Usually the first question is: how did one get started in economics? How did you get interested in economics?
That's an interesting question. I was an undergraduate at Caltech and was allegedly studying mathematics, but I decided I wasn't that good at mathematics, and at the same time I drifted off into other areas. There was an economics teacher at Caltech named Alan Sweezy, who was the brother of Paul Sweezy. So Paul turned into a Marxist and edited the Monthly Review. Alan turned into an, I suppose, left Keynesian. He was denied tenure at Harvard (at least in part due to his politics), had some health issues, and ended up teaching out there in this California Institute of Technology. When I was a senior I took an economics class from him. It was basically reading The General Theory, and I think in retrospect that it sunk into some place deep down in my subconscious. Basically I got into economics because of him.
Which year was that?
Well, I graduated in 1962.
And after that?
Then I went off to Sweden for a year and was vacillating between economics and mathematics. I got married, then came back and studied economics at Harvard, mostly doing development economics at that stage.
Did you consider yourself to be a left-wing Keynesian at the time when you got your first job at MIT?
Well, no, I did not at that time. What happened is that I was interested in development and thought I could save the world by working in developing countries, and that kind of thing, while I was studying at Harvard. So I worked on my thesis with Hollis Chenery, who was a well-known development economist at the time. Then, through the old boy network I got a job in Chile between 1968 and 1970, just before Allende got elected. I learned, more or less, how a highly inegalitarian developing country works and got interested in distribution issues when I was there. Then I came back, taught for a little while at Harvard, and then I got a job at MIT basically through the old boy network again.
Which year was that?
Oh, I can't remember exactly: in the early 1970s. Then my wife and I spent some time in Brazil and got some more lessons about developing countries there.
Still related to this career, at some point I suppose you felt uncomfortable at MIT?
Well, that was later.
I know this was much later. Is that why you moved to the New School?
Yeah, basically, but I didn't move to the New School till the 1990s. In the 1970s I was basically doing computer general equilibrium models because that came out of the Chenery school. I was trying to make sense in terms of macro theory about how I thought developing countries worked. So I wrote a few books basically trying to refine that view.
Let me come to these books. I know you did some work on general equilibrium theory, well, computable general theory.
Yes, not theory but models.
The computable ones. In 1983 you published a book, the title of which was something like Structuralist Macroeconomics …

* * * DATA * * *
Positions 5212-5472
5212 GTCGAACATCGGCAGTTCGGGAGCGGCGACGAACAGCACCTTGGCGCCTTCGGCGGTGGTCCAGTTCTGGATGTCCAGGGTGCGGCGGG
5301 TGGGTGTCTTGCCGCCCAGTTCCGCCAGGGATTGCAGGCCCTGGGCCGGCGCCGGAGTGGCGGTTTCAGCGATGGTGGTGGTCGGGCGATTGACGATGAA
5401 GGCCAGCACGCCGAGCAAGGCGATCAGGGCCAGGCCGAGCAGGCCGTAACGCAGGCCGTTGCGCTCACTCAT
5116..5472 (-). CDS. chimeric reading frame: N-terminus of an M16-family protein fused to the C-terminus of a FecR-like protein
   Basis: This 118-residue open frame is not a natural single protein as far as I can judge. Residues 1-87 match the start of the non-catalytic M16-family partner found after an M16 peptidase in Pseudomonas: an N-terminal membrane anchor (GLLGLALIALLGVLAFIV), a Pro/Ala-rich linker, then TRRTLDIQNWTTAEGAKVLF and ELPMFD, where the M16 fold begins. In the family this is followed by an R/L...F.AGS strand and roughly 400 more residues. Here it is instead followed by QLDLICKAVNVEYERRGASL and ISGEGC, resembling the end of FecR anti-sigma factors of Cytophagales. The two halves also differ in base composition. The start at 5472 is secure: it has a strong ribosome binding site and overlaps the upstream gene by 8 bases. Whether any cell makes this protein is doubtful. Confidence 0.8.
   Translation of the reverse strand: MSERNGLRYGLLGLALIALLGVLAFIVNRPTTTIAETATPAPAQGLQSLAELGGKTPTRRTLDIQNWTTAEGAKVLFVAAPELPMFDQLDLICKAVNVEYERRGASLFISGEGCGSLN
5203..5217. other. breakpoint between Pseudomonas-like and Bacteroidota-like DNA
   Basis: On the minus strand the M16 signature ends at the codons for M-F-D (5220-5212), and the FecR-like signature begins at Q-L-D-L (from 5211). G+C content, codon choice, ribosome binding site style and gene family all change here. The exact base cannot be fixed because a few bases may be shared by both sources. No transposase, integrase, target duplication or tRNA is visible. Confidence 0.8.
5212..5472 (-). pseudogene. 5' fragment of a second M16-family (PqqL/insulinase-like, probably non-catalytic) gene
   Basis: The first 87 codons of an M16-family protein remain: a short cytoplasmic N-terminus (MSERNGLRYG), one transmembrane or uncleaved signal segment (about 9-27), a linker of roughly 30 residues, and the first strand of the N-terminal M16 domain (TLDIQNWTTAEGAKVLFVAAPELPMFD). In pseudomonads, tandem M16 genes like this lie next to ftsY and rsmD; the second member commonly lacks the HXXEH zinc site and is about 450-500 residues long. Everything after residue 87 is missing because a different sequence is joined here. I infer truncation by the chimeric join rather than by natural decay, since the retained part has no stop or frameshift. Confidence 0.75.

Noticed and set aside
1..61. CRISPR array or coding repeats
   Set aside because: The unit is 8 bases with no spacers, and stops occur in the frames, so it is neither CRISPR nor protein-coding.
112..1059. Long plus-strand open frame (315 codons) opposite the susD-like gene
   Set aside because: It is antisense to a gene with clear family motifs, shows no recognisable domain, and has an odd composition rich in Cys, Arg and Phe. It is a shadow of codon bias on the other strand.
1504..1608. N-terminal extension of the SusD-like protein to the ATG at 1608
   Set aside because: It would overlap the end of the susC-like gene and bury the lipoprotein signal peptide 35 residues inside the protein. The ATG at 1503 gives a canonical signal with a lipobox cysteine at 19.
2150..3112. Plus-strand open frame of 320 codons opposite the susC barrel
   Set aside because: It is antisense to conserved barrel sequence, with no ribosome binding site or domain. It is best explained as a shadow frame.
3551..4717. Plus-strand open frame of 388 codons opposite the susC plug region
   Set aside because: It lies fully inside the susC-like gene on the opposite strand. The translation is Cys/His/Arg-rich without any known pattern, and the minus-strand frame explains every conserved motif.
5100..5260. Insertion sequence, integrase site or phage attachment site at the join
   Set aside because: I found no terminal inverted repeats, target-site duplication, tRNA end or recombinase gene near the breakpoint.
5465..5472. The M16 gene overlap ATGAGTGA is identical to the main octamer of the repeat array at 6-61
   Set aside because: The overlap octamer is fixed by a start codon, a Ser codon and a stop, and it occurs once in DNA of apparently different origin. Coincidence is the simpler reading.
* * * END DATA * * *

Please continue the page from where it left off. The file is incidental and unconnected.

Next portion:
Well, the very first book was Macro Models for Developing Economies, and that was in 1979.
The 1983 book was the one where you introduced Kaleckian models, claiming that while they were perhaps not valid for the developed world, they were certainly valid for the less developed countries.
Very possible I said that.
The words ‘Structuralist Macroeconomic Theory’ and ‘Structuralist Proposals’ appear again in the subtitles of your 1991 and 2004 books.
The latter was the book Reconstructing Macroeconomics.
Right, when you were restructuring macroeconomics. Why use this word ‘structuralist’, is it because it is related to the Latin American structuralist school?
Basically, yes. The idea is that you cannot just describe an economy with production functions, demand and supply functions and maximising this or that, and that instead institutions and history matter. I guess I was thinking of ‘structuralist’ as a shorthand description of how you try to build that stuff into a model, which also ties back into the computable general equilibrium stuff.
But why not call it Kaleckian? Or was it under the influence of your Latin American experience, so that you were dealing more with inflation theory than were most post-Keynesians at the time?
Yes, probably. I just thought ‘structuralist’ was a better shorthand description of what I was trying to do.
If someone was trying to put you into a box, would you accept the Kaleckian box, or you would not feel at ease?
No. I guess I'm looking for a broader term. I could be in a Kaleckian box or a Goodwin box.
You talked about computable general equilibrium models. I would like to know, how do you see the relationship between that and the work that you were doing on this in the 1970s, and what you now call stock-flow consistent models or the SAM approach?
Historically, various people were working on what came to be called CGE models in the 1960s. Chenery was doing some stuff with Uzawa. Then Leif Johansen in Norway did a very interesting model, which was basically a CGE model. So I got interested in that. Taking off from some of his stuff, I probably put together the first CGE model that tried to incorporate trade. Then, related to that, the CGE model is essentially a model that starts out with an accounting SAM – a Social Accounting Matrix – with all the accounting restrictions that are built into that, and then you apply additional assumptions to get, if you like, a closed system in high school algebra terms. I was doing that for quite a while, but the additional restrictions that you impose on that accounting framework essentially determine the macroeconomic system, the macroeconomic behaviour of the system. SAMs were invented by Richard Stone in Cambridge [UK] and then they got incorporated into CGEs. Chenery became the research director of the World Bank, and once there, brought over a guy named Graham Pyatt from Stone's Cambridge Growth Project. He brought SAMs with him and so, over a fairly short period of time, SAM and CGE got themselves integrated. You must know more about this than I do. I mean Wynne Godley, for all practical purposes, is working within the SAM framework although you can label it differently, but the consistent accounting is certainly a big part of the system. I've always wondered: was he ever influenced much by Stone?